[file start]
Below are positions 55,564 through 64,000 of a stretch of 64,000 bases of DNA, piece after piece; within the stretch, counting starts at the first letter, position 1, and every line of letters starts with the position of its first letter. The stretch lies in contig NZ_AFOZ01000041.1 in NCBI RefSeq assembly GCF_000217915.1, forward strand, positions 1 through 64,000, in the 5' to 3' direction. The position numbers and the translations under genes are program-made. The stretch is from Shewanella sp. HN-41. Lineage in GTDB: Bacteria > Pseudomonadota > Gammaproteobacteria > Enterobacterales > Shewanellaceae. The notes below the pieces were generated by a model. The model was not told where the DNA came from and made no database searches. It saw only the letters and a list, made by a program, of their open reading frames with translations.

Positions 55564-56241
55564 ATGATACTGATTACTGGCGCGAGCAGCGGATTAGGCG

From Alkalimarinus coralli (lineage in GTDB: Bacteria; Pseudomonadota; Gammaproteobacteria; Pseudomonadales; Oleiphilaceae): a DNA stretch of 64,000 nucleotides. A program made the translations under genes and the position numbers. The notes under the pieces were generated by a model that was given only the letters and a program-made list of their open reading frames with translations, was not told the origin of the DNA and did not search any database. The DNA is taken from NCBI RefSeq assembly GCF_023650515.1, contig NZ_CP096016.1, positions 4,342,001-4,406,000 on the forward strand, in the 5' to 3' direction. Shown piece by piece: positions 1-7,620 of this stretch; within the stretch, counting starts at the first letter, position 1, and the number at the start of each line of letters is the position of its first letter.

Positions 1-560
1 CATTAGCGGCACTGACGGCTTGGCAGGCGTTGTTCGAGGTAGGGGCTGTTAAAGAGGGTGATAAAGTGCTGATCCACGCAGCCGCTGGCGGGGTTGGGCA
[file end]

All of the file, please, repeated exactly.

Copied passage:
Below are positions 55,564 through 64,000 of a stretch of 64,000 bases of DNA, piece after piece; within the stretch, counting starts at the first letter, position 1, and every line of letters starts with the position of its first letter. The stretch lies in contig NZ_AFOZ01000041.1 in NCBI RefSeq assembly GCF_000217915.1, forward strand, positions 1 through 64,000, in the 5' to 3' direction. The position numbers and the translations under genes are program-made. The stretch is from Shewanella sp. HN-41. Lineage in GTDB: Bacteria > Pseudomonadota > Gammaproteobacteria > Enterobacterales > Shewanellaceae. The notes below the pieces were generated by a model. The model was not told where the DNA came from and made no database searches. It saw only the letters and a list, made by a program, of their open reading frames with translations.

Positions 55564-56241
55564 ATGATACTGATTACTGGCGCGAGCAGCGGATTAGGCG

From Alkalimarinus coralli (lineage in GTDB: Bacteria; Pseudomonadota; Gammaproteobacteria; Pseudomonadales; Oleiphilaceae): a DNA stretch of 64,000 nucleotides. A program made the translations under genes and the position numbers. The notes under the pieces were generated by a model that was given only the letters and a program-made list of their open reading frames with translations, was not told the origin of the DNA and did not search any database. The DNA is taken from NCBI RefSeq assembly GCF_023650515.1, contig NZ_CP096016.1, positions 4,342,001-4,406,000 on the forward strand, in the 5' to 3' direction. Shown piece by piece: positions 1-7,620 of this stretch; within the stretch, counting starts at the first letter, position 1, and the number at the start of each line of letters is the position of its first letter.

Positions 1-560
1 CATTAGCGGCACTGACGGCTTGGCAGGCGTTGTTCGAGGTAGGGGCTGTTAAAGAGGGTGATAAAGTGCTGATCCACGCAGCCGCTGGCGGGGTTGGGCA